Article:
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Cyber crime with virus or worm symbol digital 3d illustrationCyber crime with virus or worm symbol digital 3d illustration


The Morris II Worm: An AI driven cyber threat

13th Mar, 2024

The past year has seen a significant push towards the integration of generative AI technology – particularly within software like email and chat applications. The ambition behind this movement is clear: to revolutionise the user experience by blending common office functionalities with the capabilities of AI assistants. However, recent developments in cybersecurity research have highlighted a critical need for caution within the industry.

Security experts have recently brought to light a concerning advancement in cyber threats — a zero-click, self-propagating worm capable of infiltrating AI-powered chatbot applications to execute a series of malicious activities. This new threat, affectionately named Morris II as an homage to the infamous Morris worm of 1988, exploits vulnerabilities in applications that incorporate AI-driven email assistants like ChatGPT and Gemini through a method known as prompt injection attacks.

What is the Morris II worm?

Morris II’s mechanism of action is sophisticated and frighteningly effective. It leverages adversarial self-replicating prompts, which manipulate generative AI models into replicating and spreading malicious outputs automatically. This process allows the malware to spread across interconnected networks without requiring any interaction from the victim. Essentially, the AI models, when presented with a malicious prompt, will not only execute the intended malicious activity but will also replicate the prompt in their outputs, spreading malware further.

The implications of such a threat are vast – and could include:

  • Accessing and stealing sensitive data.
  • Reading emails that contain sensitive information.
  • Performance of actions within a network that can further compromise an organisation.
  • The worm spreading to other GenAI agents, applications and users – increasing the scope of the attack.

The ease at which the Morris II worm can carry out such attacks is concerning, especially considering the current trajectory towards an ecosystem heavily reliant on generative AI-powered agents.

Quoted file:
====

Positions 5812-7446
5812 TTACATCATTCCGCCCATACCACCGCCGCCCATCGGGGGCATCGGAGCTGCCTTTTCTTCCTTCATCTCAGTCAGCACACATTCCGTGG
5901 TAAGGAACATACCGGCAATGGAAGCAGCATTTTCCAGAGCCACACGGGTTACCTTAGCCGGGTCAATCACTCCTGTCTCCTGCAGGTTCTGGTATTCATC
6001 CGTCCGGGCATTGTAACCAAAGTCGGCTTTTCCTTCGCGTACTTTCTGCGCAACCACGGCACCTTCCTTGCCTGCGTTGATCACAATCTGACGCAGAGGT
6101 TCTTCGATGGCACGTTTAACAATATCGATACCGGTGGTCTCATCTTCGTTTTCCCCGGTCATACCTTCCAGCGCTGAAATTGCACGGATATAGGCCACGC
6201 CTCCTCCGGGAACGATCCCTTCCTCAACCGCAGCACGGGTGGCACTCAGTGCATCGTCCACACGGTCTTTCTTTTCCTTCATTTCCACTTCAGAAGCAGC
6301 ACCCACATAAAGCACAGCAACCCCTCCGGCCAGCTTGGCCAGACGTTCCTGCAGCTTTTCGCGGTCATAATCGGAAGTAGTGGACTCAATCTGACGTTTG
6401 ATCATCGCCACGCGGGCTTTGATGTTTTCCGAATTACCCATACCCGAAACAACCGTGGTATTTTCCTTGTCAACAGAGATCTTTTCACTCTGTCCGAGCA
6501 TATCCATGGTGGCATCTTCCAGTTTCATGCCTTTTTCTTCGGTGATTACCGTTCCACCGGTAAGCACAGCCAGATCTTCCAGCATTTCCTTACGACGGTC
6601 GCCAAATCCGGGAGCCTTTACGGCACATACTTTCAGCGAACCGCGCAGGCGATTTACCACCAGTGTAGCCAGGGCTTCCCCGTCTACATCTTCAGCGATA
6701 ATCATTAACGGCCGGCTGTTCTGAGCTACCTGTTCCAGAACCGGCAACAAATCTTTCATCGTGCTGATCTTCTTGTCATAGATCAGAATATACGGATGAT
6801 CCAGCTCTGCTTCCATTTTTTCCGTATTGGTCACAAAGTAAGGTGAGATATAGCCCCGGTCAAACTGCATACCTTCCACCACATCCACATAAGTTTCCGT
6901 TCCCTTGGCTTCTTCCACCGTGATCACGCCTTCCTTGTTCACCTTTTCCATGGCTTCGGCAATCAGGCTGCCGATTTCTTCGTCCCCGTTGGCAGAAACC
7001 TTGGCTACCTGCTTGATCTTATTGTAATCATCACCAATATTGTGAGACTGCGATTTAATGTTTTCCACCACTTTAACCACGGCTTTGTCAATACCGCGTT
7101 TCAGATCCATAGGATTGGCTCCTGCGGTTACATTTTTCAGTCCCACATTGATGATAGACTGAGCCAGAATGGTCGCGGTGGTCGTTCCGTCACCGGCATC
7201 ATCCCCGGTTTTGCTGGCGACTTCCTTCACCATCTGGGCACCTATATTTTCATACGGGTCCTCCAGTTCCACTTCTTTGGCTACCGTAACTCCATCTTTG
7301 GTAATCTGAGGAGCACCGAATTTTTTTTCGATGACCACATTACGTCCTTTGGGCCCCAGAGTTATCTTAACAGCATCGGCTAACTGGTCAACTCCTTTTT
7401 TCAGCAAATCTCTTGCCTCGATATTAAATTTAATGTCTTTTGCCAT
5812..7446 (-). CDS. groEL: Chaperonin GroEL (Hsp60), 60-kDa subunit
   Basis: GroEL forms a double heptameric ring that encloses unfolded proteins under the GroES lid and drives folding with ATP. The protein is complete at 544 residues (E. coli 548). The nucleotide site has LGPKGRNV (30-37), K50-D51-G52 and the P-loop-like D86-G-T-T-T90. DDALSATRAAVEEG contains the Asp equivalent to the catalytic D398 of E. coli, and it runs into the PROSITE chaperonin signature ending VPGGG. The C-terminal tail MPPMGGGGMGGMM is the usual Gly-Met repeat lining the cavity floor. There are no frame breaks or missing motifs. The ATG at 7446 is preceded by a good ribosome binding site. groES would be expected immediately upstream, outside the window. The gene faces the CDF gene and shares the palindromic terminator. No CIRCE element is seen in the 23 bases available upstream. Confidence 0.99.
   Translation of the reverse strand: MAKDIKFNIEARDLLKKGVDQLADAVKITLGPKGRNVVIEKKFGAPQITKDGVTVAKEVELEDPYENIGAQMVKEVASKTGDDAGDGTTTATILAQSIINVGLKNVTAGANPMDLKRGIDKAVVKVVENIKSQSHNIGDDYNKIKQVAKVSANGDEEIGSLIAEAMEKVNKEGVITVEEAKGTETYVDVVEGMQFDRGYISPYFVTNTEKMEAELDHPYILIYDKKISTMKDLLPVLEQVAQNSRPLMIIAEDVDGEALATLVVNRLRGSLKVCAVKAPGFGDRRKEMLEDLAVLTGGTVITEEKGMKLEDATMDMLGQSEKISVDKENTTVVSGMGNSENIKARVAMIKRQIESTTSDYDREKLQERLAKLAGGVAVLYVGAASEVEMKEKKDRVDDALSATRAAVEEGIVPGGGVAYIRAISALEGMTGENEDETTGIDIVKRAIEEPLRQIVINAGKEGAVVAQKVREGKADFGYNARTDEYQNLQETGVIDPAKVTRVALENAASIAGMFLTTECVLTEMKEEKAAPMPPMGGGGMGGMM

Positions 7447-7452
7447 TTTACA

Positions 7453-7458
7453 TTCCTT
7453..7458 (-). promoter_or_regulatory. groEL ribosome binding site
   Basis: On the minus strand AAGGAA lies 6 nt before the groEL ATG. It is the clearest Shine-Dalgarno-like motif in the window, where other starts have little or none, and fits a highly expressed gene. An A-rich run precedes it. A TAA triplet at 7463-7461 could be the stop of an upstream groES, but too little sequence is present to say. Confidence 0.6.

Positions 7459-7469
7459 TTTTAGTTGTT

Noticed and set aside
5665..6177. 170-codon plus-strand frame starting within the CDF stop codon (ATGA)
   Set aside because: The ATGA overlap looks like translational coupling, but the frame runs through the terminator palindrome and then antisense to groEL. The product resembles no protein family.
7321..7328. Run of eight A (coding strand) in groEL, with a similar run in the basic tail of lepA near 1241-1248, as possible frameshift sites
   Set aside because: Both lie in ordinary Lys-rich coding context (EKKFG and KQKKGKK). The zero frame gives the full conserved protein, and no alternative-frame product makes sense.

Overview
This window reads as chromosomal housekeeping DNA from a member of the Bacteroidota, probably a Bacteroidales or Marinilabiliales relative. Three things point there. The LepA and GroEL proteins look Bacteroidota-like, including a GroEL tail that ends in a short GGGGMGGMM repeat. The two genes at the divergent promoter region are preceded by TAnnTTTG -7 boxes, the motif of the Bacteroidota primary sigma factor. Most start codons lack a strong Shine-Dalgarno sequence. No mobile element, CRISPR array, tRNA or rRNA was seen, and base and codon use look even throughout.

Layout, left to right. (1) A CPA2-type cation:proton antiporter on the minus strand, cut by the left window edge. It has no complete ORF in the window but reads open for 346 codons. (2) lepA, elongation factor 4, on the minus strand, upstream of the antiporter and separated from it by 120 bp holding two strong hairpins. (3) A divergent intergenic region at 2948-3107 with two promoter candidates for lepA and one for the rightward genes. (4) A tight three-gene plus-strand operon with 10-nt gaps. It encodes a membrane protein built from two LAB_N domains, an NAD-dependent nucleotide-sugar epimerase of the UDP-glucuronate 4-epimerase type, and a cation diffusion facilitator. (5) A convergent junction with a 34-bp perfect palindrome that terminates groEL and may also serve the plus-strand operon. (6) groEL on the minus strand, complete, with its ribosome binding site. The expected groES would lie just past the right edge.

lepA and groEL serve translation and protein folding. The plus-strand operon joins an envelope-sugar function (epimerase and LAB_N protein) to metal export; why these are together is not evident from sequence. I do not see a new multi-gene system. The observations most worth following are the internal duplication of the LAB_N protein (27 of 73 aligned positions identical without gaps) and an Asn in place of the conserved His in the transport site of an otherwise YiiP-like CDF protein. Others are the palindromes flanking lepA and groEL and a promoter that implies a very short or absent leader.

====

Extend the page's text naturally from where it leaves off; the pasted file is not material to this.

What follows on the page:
Mitigating the exposure to GenAI threats

The growing field of AI-powered email assistants, which is projected to increase significantly in the coming years, underscores the urgency of addressing these vulnerabilities. The researchers’ demonstration not only sheds light on the potential for such malware to compromise personal data and disrupt operations but also shows the broader implications for the security of generative AI ecosystems.

Despite the minimal current deployment of systems utilising generative AI, the expected growth in this area suggests an increasing exposure to such threats. The researchers advocate for the implementation of safeguards that can prevent the replication of malicious inputs and counteract jailbreaking techniques, thereby mitigating the risk of such attacks.

In closing, the discovery of Morris II serves as a critical reminder of the need for ongoing vigilance and proactive security measures in the development and deployment of AI-powered applications. As the integration of generative AI continues to expand, understanding and mitigating the risks associated with these technologies will be paramount to ensuring the security and integrity of digital ecosystems. The collaborative effort between industry and cybersecurity professionals, as demonstrated by the pre-emptive sharing of findings with major AI chatbot developers, represents a constructive step towards safeguarding the future of AI-driven innovations.

With a keen focus on the intersection of technology and regulatory frameworks, Gemserv spearheads initiatives aimed at harnessing the power of AI while ensuring the highest standards of data protection, privacy, and ethical considerations are met. Our commitment to pioneering in AI governance is underscored by our active involvement in shaping industry standards, contributing to cutting-edge research, and providing strategic guidance to organisations navigating the complex regulatory environments surrounding AI. By prioritising risk management and compliance, Gemserv not only promotes the sustainable and responsible development of AI technologies but also ensures that these advancements are accessible, secure, and beneficial for all.


Ian Hirst

Partner, Cyber Threat Services

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